Springfield, MO

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2022 Day in the Life: Sean Thouvenot

April 11, 2022

Posted online

Branco Enterprises Inc.’s Sean Thouvenot has a soggy start to his workday. Even before arriving at the company’s Springfield office, Thouvenot checks in amid a thunderstorm on his 45-cattle operation on 250 acres across two farms in Republic and Hurley.

With all well on the farms, Thouvenot gets to the office at 6:30 a.m. Normally the first at work, he uses the quiet time to read and reply to emails. Hitting the ground running in early mornings is his norm.

“I was raised on a farm, so we were always up early,” he says. “In this industry, it’s just natural that you always start early.”

As vice president and one of the owners of Branco, which turns 90 next year, Thouvenot regularly logs 12-14 hours per day on the job. Now in his 26th year at the company and 11th as co-owner, he accepts the long days as part of being on the management team.

Roughly 350 emails fill his inbox each day, he says, adding roughly 80% require a response. Thouvenot says answering them promptly is a source of pride.

“My rule is everybody that sends an email that needs an answer gets an answer the day they sent it,” he says, adding he usually responds to as many emails between 6-8 a.m. as he does the next eight hours. “I don’t let the sun set on something that needs to be answered.”

In between emails, Thouvenot fields several phone calls, including one with Charlyce Ruth of Associated General Contractors of Missouri. The two discuss Build My Future, a one-day interactive construction career day for high school students, which was held April 13. Both had been concerned about attendees navigating outdoor activities as rain was forecast – and ultimately fell – throughout the day.

At 10 a.m., he meets with April Planck, a project manager in the office. They review two ongoing bridge repair projects for the Missouri Department of Transportation. The day’s rain won’t help progress on those jobs, as Thouvenot says some of the company’s 130 employees will be shuffled to indoor work.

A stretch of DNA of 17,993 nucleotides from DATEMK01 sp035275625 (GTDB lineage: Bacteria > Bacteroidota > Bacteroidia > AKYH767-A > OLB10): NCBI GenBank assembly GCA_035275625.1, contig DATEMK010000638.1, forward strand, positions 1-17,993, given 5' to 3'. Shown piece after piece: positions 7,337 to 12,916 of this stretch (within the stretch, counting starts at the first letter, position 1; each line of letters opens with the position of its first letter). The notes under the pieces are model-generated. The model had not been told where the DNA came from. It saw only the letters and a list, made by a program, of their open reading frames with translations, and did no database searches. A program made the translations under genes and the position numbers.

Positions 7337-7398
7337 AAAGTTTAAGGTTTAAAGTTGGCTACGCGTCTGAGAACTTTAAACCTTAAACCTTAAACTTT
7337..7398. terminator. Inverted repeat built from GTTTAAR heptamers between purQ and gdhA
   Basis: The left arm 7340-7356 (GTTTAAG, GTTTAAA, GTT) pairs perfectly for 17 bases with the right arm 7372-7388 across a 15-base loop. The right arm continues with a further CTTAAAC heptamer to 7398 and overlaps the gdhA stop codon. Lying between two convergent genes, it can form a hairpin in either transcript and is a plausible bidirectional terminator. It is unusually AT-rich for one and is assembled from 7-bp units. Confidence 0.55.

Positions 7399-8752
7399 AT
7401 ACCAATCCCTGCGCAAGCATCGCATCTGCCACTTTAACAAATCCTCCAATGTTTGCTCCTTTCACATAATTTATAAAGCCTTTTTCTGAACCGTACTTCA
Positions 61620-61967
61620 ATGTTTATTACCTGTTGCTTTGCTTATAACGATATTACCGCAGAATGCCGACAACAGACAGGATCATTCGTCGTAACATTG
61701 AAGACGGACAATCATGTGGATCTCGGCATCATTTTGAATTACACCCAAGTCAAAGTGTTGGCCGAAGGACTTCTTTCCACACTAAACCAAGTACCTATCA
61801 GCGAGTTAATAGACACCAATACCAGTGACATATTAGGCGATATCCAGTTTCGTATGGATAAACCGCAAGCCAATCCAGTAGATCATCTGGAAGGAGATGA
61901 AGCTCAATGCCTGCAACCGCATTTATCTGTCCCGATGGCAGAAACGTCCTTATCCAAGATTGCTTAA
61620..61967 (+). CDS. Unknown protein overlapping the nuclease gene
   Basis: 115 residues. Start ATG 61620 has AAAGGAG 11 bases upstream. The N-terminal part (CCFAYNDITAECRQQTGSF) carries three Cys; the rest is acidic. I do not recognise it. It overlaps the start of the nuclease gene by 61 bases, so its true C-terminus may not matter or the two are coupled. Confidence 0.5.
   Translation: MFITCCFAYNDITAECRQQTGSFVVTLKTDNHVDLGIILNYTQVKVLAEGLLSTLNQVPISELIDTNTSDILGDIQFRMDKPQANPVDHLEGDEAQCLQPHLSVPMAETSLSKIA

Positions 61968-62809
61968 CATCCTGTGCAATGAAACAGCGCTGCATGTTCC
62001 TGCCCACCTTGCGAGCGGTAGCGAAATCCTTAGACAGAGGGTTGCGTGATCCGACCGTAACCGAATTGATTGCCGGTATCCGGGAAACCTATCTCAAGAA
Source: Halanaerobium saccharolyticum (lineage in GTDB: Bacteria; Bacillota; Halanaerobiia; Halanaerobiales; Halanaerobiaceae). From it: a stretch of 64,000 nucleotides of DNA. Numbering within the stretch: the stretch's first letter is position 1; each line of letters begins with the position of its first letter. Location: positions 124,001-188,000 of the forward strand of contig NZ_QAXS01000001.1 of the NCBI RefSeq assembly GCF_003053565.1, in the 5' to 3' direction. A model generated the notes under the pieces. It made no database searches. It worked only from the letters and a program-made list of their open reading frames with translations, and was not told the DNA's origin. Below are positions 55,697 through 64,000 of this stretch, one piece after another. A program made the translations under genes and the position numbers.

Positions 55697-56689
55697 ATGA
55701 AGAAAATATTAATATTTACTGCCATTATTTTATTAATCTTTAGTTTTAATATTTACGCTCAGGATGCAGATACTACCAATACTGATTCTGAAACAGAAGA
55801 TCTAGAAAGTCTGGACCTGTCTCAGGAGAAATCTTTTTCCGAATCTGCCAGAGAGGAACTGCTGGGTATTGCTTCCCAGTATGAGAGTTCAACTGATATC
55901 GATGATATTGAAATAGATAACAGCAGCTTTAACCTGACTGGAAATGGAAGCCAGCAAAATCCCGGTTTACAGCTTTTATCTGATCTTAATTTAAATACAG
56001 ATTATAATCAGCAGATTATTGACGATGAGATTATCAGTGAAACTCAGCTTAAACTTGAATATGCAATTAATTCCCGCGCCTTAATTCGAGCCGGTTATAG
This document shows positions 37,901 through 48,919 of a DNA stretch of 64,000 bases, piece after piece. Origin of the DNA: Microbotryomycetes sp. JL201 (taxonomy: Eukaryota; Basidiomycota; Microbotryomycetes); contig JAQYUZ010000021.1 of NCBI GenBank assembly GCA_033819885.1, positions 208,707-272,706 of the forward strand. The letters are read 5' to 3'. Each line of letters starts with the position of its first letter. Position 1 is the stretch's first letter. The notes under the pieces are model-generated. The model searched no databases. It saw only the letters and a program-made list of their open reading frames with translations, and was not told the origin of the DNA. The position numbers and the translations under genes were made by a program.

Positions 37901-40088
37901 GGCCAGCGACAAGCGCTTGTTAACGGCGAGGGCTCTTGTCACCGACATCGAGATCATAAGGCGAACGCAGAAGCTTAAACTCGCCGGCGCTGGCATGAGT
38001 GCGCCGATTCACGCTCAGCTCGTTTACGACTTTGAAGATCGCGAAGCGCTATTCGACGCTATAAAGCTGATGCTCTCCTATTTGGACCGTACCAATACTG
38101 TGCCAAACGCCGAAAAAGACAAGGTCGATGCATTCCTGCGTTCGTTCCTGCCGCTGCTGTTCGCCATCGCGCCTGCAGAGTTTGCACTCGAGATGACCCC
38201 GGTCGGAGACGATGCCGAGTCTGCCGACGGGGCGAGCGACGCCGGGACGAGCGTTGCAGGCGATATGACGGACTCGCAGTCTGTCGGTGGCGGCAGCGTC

“Getting a rain day like this messes things up. It puts you a day behind,” he says. “We’ll usually work another day to make it up. We’ll move people to different indoor jobs if we need to because everyone is struggling with manpower right now.”

Being shorthanded on several crews has made it a challenge to stay on schedule for projects, Thouvenot laments.

“I could probably take 20 if they walked in today,” he says of Branco’s hiring needs.

The company is currently working 44 projects in three states – an average number, he says. One of those jobs is for Jordan Valley Community Health Center. Branco is general contractor on a two-phase, $6.8 million project to renovate a former Price Cutter grocery store at Grand Street and Kansas Expressway into a new clinic and an Ambulatory Surgery Center.

Following a working lunch in his office – a common occurrence as Thouvenot frequently packs a lunchbox – he arrives early to a 1:30 p.m. walk-through at the Jordan Valley project. He says job site visits are still a regular occurrence, but less frequent than preferred.

“I like to get out to at least two jobs a week but that doesn’t always happen,” he says. “I used to go to a job every day but the demands with the workload and backlog we’ve got, I’m lucky to get out as much as I do.”

Thouvenot meets with Project Superintendent John Bledsoe and Project Manager Mike Coan. The trio first do a walk-through of the 15,000-square-foot surgery center, which is down to the final punch list. However, Bledsoe and Coan point out leaks in the floor that will need to be addressed prior to the center’s planned May 1 opening. The project’s second phase, which includes medical exam rooms and dental suites, is expected to wrap by December.

Clinic side activity is just a few weeks in progress and has dozens of workers on-site between Branco and its subcontractors. Thouvenot admits during the tour he had to do some careful walking to avoid leaving footprints in the freshly poured concrete.

Following a 3 p.m. project meeting with Jordan Valley officials and BRP Architects, Thouvenot heads back to the office to chip away at his inbox and catch up with staff on troubleshooting other job sites. That includes reviewing pricing requests for Renew Jordan Creek, a city of Springfield project that combines placemaking and new downtown amenities with flood mitigation and stormwater improvements.

“Part of my job is training the project managers how to solve problems. There’re still some things that surprise me, but there’s not much I haven’t seen,” he says with a laugh.

With some downtime before a 6 p.m. Zoom call with an undisclosed client planning to open a restaurant in Republic, Thouvenot tidies the office, which still looks brand new even though it opened in 2019.

As he exits Branco’s doors around 6:30 p.m., Thouvenot heads back to the farm, checking on his cows in Hurley before heading home to Republic for some needed family time with his wife, Siohban, and their three visiting grandchildren.


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